For almost the last ten years, my central interest in my records and my music is consciousness, and different ways of interacting with it, and creativity and connection. And dreams come from the same place, where the psychological, spiritual, creative surges of inspiration come from. So for me it was just another way or examining what it is that’s making the motor run in this whole thing. I did a few years of dream analysis, and that really opened me up to looking at dreams as a portal into the unconscious. I always right what I’m interested in. I used them as a jumping off point to explore what we don’t know about ourselves.

Any big plans for 2012?

At the moment, I’m working on a musical of the book B is for Beer by Tom Robbins. And my new album’s almost finished, it’s called Ayahuasca: Welcome to the Work, which will hopefully be out sometime around September.

 

Artist Spotlight: Marc Broussard

Artist: Marc Broussard

Played at City Winery: February 2, 2012

 

Q&A With City Winery

You can hear all kinds of genres in your music: R&B, gospel, funk, blues, jazz, country, rock…who influenced you when you were young? Who did you play on repeat?

Well, my father is a musician so my father’s tastes in music were very influential on me. And he is predominantly interested in jazz, specifically jazz fusion. So, that can be maddening for a singer, because jazz fusion doesn’t have a singer. So it was a struggle to find a voice, to put my ear on something that really piqued my interest. And every time Stevie Wonder came on, or Otis Redding, or Marvin Gaye it was exactly what I wanted to hear. So those guys definitely influenced my heavily. You’re going to hear some country tinges just because of some of the co-writers that I’ve worked with in Nashville. And all the other stuff is just a personal preference.

On that note, your music has been described as “Bayou Soul.” How would you define your own music, and your unique sound?

I like the term Bayou Soul, mostly because it’s an invented term to describe something that’s unique, I think, and that’s me. So that’s kind of an honor that somebody would think they need to create a unique term for a guy like me. And I would describe my music as Bayou Soul. I think that’s a pretty accurate description in and of itself.

Your first studio album is entitled “Carencro”, after your hometown. How much does your connection with Louisiana influence your songwriting and your music in general?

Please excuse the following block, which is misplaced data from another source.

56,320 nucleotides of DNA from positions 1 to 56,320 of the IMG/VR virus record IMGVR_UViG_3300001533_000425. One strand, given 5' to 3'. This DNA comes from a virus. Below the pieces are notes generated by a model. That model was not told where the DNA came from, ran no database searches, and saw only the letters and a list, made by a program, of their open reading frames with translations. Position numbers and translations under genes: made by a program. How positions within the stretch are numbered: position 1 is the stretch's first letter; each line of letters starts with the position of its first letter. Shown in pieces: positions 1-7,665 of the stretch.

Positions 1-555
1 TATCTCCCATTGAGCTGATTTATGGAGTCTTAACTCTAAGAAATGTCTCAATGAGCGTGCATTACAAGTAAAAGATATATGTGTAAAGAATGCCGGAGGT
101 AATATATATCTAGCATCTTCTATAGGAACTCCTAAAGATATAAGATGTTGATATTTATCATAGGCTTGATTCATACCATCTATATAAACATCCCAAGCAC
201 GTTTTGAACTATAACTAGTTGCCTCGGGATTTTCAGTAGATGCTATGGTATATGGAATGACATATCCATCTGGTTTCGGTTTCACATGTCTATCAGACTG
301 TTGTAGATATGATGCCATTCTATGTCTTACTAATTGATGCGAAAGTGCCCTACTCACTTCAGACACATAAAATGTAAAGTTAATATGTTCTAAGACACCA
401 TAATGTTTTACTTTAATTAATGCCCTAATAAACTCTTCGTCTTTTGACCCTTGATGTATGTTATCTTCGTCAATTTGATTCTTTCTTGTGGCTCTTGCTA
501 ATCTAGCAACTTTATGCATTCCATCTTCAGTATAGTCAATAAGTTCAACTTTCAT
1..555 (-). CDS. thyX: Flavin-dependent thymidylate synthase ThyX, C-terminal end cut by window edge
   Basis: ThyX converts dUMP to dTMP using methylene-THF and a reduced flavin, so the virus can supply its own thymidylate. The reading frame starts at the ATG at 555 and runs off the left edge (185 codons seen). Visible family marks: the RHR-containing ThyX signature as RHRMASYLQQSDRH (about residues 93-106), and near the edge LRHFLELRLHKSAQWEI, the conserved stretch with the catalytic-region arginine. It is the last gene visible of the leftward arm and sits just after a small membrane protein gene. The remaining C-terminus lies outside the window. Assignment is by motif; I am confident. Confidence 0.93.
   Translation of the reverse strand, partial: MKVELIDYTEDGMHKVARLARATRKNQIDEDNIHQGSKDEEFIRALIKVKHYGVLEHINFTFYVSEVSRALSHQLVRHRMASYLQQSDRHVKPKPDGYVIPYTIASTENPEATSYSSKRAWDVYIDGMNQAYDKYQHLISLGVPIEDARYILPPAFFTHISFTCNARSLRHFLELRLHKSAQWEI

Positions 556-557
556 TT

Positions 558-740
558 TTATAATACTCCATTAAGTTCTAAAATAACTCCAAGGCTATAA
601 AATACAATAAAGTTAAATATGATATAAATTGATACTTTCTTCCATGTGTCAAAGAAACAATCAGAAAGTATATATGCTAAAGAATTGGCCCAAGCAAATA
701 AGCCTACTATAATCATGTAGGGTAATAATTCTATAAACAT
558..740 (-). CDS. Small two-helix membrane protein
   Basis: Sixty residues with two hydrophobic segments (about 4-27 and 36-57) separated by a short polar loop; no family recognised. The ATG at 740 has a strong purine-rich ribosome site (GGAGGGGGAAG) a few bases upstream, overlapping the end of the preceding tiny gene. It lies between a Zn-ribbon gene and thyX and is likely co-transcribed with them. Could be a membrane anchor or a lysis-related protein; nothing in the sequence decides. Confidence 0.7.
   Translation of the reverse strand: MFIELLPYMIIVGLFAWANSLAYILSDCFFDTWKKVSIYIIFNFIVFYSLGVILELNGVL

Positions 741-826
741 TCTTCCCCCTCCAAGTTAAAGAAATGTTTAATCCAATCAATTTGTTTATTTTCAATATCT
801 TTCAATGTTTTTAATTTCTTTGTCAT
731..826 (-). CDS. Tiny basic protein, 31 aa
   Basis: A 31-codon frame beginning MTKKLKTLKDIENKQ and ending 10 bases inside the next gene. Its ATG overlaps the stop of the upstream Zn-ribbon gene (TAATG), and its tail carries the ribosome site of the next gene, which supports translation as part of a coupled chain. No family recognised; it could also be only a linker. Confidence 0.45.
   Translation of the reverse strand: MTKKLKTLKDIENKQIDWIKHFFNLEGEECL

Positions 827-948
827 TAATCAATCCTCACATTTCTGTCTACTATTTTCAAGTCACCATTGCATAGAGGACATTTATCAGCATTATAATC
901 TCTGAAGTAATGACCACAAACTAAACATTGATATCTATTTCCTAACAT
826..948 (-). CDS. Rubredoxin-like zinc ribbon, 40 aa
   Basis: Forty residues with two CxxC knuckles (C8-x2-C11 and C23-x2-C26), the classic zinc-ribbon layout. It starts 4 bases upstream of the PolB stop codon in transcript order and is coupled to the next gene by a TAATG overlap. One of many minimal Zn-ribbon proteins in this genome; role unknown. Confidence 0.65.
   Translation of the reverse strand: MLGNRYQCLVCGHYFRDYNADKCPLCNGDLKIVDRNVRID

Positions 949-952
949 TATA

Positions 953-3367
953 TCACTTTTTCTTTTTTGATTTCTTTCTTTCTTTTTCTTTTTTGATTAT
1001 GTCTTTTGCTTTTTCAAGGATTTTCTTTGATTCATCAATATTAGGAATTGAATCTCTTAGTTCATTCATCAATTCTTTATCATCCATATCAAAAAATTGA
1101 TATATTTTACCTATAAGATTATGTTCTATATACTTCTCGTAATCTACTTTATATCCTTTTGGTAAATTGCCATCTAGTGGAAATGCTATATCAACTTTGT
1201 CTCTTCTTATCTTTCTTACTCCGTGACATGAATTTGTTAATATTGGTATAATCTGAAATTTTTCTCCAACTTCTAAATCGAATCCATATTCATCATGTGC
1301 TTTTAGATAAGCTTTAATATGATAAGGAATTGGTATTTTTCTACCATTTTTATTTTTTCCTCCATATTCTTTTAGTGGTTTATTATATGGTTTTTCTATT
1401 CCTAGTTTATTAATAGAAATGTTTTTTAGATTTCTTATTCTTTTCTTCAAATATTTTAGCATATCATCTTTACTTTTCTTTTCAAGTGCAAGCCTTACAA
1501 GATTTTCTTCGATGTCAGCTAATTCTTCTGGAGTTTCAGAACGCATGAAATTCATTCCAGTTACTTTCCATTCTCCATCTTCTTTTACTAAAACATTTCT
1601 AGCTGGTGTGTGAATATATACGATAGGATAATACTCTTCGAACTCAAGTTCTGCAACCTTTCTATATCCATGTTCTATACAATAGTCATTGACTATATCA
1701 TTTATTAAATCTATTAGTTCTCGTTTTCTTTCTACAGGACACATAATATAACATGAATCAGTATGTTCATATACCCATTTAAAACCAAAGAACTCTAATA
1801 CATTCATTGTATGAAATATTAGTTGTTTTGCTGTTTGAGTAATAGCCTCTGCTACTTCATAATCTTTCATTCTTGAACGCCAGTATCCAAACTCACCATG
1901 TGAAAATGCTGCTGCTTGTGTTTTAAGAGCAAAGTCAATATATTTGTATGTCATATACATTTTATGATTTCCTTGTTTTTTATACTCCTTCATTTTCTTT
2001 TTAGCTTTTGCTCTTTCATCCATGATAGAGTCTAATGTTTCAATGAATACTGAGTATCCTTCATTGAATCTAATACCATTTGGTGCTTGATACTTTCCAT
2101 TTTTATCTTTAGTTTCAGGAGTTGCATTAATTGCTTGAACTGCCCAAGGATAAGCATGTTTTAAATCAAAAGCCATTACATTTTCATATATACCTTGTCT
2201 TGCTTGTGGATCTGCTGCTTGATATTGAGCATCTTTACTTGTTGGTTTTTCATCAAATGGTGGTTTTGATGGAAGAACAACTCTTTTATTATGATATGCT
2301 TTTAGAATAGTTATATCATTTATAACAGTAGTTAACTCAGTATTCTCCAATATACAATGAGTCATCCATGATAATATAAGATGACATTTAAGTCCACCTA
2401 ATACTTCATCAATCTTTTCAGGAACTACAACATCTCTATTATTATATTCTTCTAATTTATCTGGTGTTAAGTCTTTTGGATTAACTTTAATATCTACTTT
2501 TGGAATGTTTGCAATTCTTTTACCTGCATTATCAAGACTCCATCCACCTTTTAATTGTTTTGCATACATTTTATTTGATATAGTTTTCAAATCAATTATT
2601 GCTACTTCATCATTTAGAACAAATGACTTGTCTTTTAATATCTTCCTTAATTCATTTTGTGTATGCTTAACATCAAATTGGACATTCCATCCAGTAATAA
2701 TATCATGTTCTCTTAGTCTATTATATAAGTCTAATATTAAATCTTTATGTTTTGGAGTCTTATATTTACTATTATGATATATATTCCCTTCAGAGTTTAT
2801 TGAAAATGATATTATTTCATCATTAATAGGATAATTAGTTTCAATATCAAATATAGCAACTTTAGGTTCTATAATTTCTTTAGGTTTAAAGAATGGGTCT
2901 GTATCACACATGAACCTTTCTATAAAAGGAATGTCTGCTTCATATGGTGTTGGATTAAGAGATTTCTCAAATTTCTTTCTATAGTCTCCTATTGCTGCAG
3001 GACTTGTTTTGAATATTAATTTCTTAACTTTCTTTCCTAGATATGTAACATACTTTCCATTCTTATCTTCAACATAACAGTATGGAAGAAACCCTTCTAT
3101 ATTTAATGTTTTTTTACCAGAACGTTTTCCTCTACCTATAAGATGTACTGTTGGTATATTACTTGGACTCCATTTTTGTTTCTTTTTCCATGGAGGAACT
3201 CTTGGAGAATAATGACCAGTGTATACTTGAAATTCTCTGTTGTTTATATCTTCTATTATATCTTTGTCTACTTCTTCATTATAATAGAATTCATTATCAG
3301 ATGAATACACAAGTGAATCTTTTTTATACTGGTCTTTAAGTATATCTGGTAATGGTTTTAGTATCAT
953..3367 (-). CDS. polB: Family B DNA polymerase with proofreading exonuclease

It’s had a tremendous amount of influence. I live across the street from my parents on the street that I grew up, and my wife and four children are there and we’re a very close family. So, everything about me as a man stems from my relationships with my family. And that translates into my writing, so Carencro is hugely influenced by them.

You’ve also been really involved in the Hurricane Katrina relief effort, including donating all proceeds of your 2005 release Bootleg to Benefit the Victims of Hurricane Katrina to the cause. Can you talk a little about your experience?

We started the Momentary Setback fund after Hurricane Katrina and we really didn’t know what was going to come about. But through some pretty small moves on our part, just simply turning the record button on at a show and putting a product out, we were able to raise substantial amounts of money. Almost all of that money went straight to United Way. Obviously, there was an outpouring of support from all over the world after that storm and luckily we were able to do our part in some small way to help people get back on their feet. It’s something that I think is very important for an artist. Whenever there’s a need that we can fill, I think it’s important that we step up. Philanthropy is definitely a huge part of who I am.

One of the first things that drew me into your music is your amazing vocal range. On Carencro, the difference between the lowness and grittiness of “Home” and the high, bright, catchy “Hope for Me Yet” blows me away every time. Is that your natural vocal range or did you have to work to acquire it?

I push it pretty hard. A lot of the songs I sing are probably outside of my comfort zone. I’m a baritone, but I often sing in the tenor range. I can’t resist it. I try to write songs in lower keys and everyone says I sound so good up there. So after years and years of that I’ve just resigned to the notion that I’ll blow it out on any given night and hope for the best.

This is City Winery after all…do you have a favorite type of wine?

Yeah! A Brunello.

What’s your favorite thing to do when you’re in New York City?

I like to eat anywhere, but I think eating in New York City is an adventure. I try never to hit the same spot too many times in a row. For instance, I ate here at City Winery for lunch and I had a lamb wrap that was so good. So yeah, I like to eat in this town.